TRENTON, N.J. – Gov. Phil Murphy has touted his agreed to health-benefit savings with public unions, but it does not seem to be enough. After Moody’s reported that a shortfall is expected this fiscal year, affecting fiscal year 2020 plans, those savings become all the more important. But they may not be as advertised.
The $800 million in savings are based on a contract that was recently ratified, and it includes other changes. In addition to the savings, public employees will receive annual raises of 2 percent and lower premium contributions than are currently required under 2011 bipartisan pension and health benefit reforms.
The annual raises are sure to cut into the savings, but the real blow will be significantly increased costs of health care payments by taxpayers. The public is not privy to the specifics of the contract, and it is uncertain if the purported health benefit savings include changes in employee contributions.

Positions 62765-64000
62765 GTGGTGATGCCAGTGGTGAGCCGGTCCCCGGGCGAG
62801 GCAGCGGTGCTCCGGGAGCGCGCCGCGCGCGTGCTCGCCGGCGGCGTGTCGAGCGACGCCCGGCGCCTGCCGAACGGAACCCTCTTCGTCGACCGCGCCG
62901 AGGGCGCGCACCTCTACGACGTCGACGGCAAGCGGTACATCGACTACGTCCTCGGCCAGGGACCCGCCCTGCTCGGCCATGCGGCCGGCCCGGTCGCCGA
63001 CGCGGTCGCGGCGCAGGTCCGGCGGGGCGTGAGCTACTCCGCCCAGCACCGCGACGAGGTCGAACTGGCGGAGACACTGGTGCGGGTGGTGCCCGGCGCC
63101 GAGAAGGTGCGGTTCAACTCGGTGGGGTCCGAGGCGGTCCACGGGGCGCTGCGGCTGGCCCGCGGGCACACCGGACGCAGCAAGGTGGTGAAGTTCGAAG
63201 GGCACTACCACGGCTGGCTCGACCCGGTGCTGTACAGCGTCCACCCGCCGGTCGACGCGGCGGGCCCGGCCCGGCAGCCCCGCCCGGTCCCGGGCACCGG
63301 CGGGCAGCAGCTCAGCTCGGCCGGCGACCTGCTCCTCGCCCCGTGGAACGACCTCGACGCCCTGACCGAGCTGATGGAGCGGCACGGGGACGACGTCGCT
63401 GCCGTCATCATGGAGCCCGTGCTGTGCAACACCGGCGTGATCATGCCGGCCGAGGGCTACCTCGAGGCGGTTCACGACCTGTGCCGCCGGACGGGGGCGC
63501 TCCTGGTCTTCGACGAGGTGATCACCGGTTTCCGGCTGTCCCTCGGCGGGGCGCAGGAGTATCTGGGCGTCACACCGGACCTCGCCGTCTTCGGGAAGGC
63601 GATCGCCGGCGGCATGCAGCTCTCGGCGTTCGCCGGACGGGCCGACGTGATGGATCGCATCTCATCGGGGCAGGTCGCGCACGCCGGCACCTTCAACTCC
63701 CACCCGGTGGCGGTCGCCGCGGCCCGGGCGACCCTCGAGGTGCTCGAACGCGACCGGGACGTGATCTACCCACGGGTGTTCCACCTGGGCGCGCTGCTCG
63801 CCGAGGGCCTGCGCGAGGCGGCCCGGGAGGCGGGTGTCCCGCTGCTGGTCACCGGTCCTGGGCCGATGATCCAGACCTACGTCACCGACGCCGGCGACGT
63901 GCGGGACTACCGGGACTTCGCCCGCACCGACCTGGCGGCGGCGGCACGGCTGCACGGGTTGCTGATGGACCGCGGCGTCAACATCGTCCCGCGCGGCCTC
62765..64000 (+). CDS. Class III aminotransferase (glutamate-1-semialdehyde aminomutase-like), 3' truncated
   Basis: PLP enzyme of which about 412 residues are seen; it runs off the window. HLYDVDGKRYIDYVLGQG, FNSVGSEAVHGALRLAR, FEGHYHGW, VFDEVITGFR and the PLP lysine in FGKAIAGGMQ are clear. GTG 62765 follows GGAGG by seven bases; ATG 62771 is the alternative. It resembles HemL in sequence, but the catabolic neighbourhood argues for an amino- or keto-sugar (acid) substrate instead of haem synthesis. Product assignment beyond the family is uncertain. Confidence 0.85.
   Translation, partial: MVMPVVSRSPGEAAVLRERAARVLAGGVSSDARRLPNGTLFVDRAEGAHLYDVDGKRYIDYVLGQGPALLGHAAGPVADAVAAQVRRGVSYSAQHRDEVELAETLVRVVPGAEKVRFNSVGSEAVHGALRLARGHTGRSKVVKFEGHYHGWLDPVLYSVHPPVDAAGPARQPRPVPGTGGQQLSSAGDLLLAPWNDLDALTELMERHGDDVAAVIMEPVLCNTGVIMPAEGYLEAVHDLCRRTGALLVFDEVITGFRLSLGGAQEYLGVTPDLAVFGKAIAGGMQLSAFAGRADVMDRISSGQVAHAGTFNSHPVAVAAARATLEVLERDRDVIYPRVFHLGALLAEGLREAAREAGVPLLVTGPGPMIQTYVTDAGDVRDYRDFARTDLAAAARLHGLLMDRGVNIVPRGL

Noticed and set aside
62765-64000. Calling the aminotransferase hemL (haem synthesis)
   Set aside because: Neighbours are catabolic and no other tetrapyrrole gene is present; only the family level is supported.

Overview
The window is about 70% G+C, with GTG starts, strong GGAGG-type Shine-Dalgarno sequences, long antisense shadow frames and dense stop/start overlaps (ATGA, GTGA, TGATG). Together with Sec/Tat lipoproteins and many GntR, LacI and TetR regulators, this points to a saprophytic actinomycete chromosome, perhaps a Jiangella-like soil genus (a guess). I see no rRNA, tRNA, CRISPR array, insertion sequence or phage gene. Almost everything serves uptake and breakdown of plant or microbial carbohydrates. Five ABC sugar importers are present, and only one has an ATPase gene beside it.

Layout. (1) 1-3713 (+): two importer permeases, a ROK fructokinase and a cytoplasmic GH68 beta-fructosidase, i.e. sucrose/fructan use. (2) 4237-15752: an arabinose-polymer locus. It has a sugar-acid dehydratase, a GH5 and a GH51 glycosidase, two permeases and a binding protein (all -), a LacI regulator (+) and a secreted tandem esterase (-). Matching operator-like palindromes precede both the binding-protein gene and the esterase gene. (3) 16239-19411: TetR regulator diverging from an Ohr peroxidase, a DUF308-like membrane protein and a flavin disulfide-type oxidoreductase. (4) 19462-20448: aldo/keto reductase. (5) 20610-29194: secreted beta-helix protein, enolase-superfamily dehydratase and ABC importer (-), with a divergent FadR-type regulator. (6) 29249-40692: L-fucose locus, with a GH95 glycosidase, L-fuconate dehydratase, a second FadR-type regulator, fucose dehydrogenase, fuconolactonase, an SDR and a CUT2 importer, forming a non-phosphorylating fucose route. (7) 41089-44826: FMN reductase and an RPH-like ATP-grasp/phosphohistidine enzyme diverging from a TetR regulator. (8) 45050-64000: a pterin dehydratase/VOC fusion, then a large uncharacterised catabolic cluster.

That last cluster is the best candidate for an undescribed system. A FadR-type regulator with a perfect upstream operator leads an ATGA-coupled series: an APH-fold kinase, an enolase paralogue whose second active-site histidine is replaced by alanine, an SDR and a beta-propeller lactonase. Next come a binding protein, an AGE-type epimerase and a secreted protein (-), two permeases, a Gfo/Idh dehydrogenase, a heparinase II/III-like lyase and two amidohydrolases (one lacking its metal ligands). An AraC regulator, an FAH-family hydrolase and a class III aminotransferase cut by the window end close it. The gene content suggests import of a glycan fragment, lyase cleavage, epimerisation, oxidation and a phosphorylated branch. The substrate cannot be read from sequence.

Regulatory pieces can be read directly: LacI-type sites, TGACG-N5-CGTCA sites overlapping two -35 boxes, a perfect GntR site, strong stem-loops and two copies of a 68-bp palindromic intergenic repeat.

The new employee contributions will be contractually set – putting the state in a precarious position if a recession hits. Contracts cannot be avoided once agreed upon, and taxpayers will be on the hook to pay for health benefits and pay raises they can’t get themselves.
State finances today are a great concern, but the state’s fiscal future is a grave concern.